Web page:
By Brandon Srot
In the 1960s, few venues in New York City welcomed gay patrons. Laws at the time had branded gays as second-class citizens. Yet, at the Mafia-owned Stonewall Inn, doors were open to some of the poorest and most marginalized people in the community: drag queens, lesbians, transgender people, feminine men and homeless youth.
In the early hours of June 28, 1969, police raided this place of refuge. What followed was a series of demonstrations by the city’s gay community against the police, in favor of equality and inclusion. These uprisings – the Stonewall Riots – are among the watershed moments for the gay liberation movement.
A lot has changed since Stonewall. Marriage equality is now celebrated in over 25 countries. Laws pertaining to LGBTQ+ rights that decriminalize homosexuality, offer education, provide employment protections and address adoption rights have evolved dramatically in some places. Many Jewish organizations too, have reviewed their policies to ensure that their doors are open to the LGBTQ+ community. These laws and policies are essential, and we must always ensure that legal recognition and equality for all remains a priority.
But policies and laws alone don’t change the deeper issues – the values, beliefs, attitudes and assumptions that live and breathe in peoples’ hearts and minds about ‘the other.’ These are the very things that make social equality difficult to achieve and that underpin so much of the mental illness, social isolation, low self-esteem and lack of purpose that is experienced in the Jewish LGBTQ+ community. It’s these incivilities that require the Jewish community’s attention; for they give life to the deep-seated shame and discrimination that many endure. So while there is much to celebrate, full equality remains an aspiration.
Perhaps G-d knew too, that laws alone don’t create a fruitful society; that people need to transition their hearts and minds first. Perhaps, through 40 years of wandering the desert, the Jewish people’s initial task was to reconfigure, question and change what was in their hearts and minds before becoming a free people.
The 50th anniversary of the Stonewall Riots marks a time to honor those who came before us in the battle for human rights, celebrate the achievements and contributions of the LGBTQ+ community and rededicate ourselves to the advancement of an equality that spans not just across sexuality and gender, but also race, ethnicity, socioeconomic status and much more.
So how can the Jewish community make further progress, beyond law and policy? How do we get beneath the surface to address those internal dynamics?
Here are three ideas:
1. We all have a role to play. So often, we place our hopes on authority figures to create change. And we blame them when it is not achieved. Maybe it’s G-d for some, a CEO for others, a parent, a Rabbi or the government. We look to them to set the standard, take action and raise the bar. But we don’t need a fancy title or a corner office to exercise leadership; we are all authorized to effect meaningful change in our personal, professional and communal circles. Rosa Parks knew this when she sat down on a bus in Alabama in 1955 to stand up for racial equality. Equality calls on each person to do their part in the system of change.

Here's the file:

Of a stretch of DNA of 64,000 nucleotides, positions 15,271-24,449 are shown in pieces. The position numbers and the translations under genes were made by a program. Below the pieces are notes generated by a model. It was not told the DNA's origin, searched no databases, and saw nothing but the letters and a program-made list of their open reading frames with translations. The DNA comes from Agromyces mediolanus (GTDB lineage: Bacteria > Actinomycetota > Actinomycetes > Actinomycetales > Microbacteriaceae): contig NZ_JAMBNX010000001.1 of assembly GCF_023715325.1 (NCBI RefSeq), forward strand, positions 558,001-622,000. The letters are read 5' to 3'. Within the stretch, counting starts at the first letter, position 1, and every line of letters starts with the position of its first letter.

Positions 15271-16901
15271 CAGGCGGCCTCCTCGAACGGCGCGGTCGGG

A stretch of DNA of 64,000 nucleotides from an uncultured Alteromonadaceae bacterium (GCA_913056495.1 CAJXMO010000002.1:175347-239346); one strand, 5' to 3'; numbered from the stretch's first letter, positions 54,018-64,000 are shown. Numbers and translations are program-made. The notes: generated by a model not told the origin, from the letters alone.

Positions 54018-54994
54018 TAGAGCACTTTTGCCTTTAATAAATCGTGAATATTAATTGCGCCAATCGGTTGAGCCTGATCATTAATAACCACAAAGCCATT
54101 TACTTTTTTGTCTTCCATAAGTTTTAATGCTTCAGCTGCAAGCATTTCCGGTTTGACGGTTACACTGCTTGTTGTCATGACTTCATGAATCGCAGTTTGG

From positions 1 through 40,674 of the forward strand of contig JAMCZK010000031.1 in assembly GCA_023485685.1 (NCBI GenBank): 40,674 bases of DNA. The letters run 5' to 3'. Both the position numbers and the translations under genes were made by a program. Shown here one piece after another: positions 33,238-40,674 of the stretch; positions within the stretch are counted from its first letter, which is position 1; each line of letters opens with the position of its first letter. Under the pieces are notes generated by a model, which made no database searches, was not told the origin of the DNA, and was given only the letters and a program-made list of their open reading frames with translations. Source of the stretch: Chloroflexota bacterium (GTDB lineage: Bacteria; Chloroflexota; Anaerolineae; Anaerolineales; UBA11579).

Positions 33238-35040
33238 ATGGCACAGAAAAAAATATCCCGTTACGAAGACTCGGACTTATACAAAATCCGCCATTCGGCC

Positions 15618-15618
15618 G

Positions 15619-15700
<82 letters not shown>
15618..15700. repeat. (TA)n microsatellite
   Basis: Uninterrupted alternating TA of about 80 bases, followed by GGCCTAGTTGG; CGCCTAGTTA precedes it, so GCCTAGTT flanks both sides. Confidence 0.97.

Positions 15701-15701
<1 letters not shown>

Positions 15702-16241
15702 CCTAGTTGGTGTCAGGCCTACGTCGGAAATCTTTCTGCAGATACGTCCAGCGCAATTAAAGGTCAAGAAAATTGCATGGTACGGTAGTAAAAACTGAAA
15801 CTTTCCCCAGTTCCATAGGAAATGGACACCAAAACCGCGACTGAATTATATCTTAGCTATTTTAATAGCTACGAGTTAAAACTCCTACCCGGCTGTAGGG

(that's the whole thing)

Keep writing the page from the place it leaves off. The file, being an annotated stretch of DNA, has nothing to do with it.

2. Own your voice and engage others. To change hearts and minds, we first need to traverse the boundaries that keep us divided. Have a conversation with someone different from you. Ask a question to break through an echo chamber of similar thought. Stand up to an injustice and speak up for those who are silenced. Be mindful of the impact of your words and know when silence says more. Empathy, trust, compassion and listening – these are some of the vital ingredients needed to remold our internal beliefs and assumptions about the other. And they are seeded through purposeful and mature interpersonal engagement.
3. Uphold and amplify Jewish values that fortify a culture of equality. According to tradition, we were all present at Mount Sinai to receive the Torah. We learn that inclusion is not just a nice idea, but a Jewish value. Every person was present because every person is equally valued. The Gemara teaches that when Rabbinic law clashes with human dignity, we privilege human dignity because humiliating another person is akin to murder. Judaism holds the value and honor of lifeat its center, and we have a duty to protect each other’s dignity.
Our task is not an easy one, but an important one. By aligning our actions with our values, we can be a Stonewall Inn for others – creating space for difference to flourish. Perhaps, when our legal efforts are fortified by our interpersonal and social advances, we will really come to know equality. And perhaps then, we will truly be free. And proud.
May the memory of all those who fought for equality before us forever be a blessing. May they long mobilize us to continue this long walk to freedom.
Brandon Srot is a Senior Schusterman Fellow and a Sydney-based psychotherapist, leadership trainer, consultant and facilitator. He is also a member of the teaching team at the Masa Leadership Center in Israel, an endorsed sexuality and gender diversity trainer and a former pro bono therapist at the Aids Council of New South Wales, Australia.